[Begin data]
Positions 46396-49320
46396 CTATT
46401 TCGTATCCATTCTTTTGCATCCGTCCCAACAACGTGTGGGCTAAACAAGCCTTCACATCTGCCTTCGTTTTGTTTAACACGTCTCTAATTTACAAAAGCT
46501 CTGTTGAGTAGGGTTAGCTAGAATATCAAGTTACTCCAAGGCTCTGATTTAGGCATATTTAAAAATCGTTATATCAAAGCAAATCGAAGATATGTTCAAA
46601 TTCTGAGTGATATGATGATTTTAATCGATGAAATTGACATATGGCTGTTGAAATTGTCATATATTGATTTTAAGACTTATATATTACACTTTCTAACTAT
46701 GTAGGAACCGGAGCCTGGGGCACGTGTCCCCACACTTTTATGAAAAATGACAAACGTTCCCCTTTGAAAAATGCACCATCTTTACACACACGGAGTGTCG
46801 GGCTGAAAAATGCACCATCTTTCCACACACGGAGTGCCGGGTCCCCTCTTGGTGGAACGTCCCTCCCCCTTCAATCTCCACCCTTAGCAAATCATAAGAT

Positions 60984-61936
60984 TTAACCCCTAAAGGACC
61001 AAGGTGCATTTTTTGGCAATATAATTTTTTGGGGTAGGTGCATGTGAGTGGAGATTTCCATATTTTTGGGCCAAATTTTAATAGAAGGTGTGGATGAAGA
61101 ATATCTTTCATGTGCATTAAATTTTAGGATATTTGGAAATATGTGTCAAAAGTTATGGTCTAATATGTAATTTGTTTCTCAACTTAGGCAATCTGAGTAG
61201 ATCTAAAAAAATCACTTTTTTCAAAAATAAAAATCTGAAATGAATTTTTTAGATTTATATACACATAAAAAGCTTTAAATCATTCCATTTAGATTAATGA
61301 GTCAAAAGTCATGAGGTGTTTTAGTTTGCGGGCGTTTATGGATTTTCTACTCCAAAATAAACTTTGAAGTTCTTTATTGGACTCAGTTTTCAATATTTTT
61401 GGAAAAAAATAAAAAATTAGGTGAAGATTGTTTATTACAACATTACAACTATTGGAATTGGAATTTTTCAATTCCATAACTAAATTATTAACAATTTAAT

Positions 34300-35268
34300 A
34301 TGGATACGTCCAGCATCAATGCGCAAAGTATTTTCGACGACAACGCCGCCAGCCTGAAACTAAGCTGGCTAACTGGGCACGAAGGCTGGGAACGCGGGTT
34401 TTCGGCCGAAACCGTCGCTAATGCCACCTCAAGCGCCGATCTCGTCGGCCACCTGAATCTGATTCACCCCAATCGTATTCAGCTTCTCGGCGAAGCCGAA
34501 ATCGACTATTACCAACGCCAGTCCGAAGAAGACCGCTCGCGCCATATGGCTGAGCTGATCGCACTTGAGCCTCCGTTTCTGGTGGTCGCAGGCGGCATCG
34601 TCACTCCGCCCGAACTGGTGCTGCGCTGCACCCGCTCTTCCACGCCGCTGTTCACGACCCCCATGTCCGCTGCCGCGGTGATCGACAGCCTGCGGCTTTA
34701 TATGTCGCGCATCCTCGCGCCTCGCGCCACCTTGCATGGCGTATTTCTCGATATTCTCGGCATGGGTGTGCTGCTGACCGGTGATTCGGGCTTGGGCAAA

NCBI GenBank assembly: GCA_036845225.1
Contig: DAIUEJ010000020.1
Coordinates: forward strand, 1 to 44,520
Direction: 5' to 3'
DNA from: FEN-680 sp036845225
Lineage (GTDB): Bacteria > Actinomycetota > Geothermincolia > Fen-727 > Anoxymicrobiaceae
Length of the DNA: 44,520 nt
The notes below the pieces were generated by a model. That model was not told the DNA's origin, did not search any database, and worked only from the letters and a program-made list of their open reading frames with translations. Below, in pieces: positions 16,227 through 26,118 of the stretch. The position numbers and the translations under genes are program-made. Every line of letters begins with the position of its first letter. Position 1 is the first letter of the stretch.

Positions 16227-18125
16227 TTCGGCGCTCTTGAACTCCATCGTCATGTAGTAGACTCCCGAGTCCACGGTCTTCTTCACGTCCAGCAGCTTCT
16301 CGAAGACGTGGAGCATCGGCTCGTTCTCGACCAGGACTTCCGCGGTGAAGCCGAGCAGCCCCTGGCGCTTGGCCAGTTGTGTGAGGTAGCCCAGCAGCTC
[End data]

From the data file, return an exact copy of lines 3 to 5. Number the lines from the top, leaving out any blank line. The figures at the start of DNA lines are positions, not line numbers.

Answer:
46401 TCGTATCCATTCTTTTGCATCCGTCCCAACAACGTGTGGGCTAAACAAGCCTTCACATCTGCCTTCGTTTTGTTTAACACGTCTCTAATTTACAAAAGCT
46501 CTGTTGAGTAGGGTTAGCTAGAATATCAAGTTACTCCAAGGCTCTGATTTAGGCATATTTAAAAATCGTTATATCAAAGCAAATCGAAGATATGTTCAAA
46601 TTCTGAGTGATATGATGATTTTAATCGATGAAATTGACATATGGCTGTTGAAATTGTCATATATTGATTTTAAGACTTATATATTACACTTTCTAACTAT